Israel’s parliament voted on Sunday to advance a bill that cuts subsidies to cultural organizations deemed not loyal to the state, the country’s culture minister said.
The proposed legislation, denounced by artists and freedom of speech activists, was proposed by far-right Israeli Culture Minister Miri Regev.
The bill must pass three votes in parliament before it can become law.
The bill would give Israel’s finance and culture ministries the power to slash subsidies for any institution that challenges Israel’s existence as a Jewish state or eschews celebrating the creation of the state in 1948.
For Palestinians, the anniversary marks the Nakba, or catastrophe, when more than 700,000 fled or were expelled during Israel’s creation in 1948.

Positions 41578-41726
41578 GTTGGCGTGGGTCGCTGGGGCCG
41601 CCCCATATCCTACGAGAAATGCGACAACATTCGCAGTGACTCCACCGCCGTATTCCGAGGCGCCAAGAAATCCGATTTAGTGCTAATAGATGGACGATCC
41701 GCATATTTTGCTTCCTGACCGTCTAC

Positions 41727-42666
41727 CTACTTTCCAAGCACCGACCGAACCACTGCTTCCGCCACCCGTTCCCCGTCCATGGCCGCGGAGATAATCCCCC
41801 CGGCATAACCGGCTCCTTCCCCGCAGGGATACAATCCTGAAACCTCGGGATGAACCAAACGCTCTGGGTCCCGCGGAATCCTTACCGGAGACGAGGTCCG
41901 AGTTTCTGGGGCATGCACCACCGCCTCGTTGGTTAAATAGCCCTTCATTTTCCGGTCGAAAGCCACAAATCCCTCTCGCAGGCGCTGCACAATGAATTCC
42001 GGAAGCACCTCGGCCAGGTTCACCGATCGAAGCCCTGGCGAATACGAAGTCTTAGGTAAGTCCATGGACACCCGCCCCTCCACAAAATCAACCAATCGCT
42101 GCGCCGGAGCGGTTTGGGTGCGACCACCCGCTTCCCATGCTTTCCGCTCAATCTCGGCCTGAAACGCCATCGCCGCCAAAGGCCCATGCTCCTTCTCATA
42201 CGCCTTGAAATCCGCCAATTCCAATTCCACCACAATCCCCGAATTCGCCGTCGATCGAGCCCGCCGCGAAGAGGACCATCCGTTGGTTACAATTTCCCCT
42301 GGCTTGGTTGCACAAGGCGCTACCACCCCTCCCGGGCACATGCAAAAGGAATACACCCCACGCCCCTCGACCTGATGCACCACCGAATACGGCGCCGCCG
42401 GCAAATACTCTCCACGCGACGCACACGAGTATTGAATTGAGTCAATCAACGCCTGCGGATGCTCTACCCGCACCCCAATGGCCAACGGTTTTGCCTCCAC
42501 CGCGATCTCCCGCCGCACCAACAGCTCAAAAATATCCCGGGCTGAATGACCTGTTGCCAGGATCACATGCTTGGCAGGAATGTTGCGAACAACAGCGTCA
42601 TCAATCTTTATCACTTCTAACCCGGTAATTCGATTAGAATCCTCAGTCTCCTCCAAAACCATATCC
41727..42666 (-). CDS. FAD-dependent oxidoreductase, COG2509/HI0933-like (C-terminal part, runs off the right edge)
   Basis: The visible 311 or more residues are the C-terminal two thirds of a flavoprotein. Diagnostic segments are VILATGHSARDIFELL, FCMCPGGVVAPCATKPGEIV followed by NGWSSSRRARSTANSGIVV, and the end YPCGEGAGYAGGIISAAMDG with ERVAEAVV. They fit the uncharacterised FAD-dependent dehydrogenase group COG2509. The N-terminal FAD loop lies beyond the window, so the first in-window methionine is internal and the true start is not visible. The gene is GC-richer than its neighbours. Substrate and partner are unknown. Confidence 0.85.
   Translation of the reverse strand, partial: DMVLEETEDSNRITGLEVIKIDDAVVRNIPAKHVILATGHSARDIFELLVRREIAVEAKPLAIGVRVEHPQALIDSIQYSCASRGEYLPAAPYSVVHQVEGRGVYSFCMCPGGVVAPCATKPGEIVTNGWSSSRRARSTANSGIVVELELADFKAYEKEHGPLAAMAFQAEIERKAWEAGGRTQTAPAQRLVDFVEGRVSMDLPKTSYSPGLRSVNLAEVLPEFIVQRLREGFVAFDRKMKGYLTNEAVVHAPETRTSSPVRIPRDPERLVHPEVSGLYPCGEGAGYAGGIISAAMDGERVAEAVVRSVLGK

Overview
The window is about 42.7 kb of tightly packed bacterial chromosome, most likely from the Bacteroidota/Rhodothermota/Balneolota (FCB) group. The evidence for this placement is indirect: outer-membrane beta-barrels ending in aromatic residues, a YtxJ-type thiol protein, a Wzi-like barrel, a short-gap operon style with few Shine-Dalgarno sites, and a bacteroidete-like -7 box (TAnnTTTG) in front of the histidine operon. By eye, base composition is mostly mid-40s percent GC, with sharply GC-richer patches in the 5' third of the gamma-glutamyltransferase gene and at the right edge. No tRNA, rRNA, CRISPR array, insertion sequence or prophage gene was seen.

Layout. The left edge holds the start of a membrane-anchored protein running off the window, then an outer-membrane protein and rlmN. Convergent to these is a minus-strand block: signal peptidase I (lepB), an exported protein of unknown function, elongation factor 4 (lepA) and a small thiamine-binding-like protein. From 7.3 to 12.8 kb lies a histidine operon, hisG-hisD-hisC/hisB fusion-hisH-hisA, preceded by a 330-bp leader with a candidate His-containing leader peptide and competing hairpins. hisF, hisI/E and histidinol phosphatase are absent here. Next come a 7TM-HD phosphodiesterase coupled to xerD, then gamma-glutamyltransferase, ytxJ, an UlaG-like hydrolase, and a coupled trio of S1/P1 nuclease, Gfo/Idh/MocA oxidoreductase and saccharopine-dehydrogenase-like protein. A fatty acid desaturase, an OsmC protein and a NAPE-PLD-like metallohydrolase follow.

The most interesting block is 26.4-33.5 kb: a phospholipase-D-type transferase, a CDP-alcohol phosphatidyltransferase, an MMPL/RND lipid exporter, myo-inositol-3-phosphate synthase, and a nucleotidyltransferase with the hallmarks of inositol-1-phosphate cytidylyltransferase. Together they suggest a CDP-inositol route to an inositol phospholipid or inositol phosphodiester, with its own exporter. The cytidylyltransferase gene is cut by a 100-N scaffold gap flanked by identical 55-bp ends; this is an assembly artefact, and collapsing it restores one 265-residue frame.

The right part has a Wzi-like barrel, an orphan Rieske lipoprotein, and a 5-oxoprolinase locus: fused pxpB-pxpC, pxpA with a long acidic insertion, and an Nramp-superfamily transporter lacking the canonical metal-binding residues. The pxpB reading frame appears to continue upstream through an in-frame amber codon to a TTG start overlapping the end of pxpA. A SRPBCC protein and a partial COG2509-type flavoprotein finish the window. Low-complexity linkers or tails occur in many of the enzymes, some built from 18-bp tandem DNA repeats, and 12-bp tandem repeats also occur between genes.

The draft law would also see funding cut over work that attacks the state flag.
Regev, a member of Israel’s ruling right-wing Likud party, is no stranger to controversy and has repeatedly clashed with the country’s largely left-leaning cultural elite.
Last year she slammed the Israeli drama Foxtrot, which won the Venice Film Festival’s second highest prize, for spreading untruths about the Israeli army.
Source: Palestine Chronicle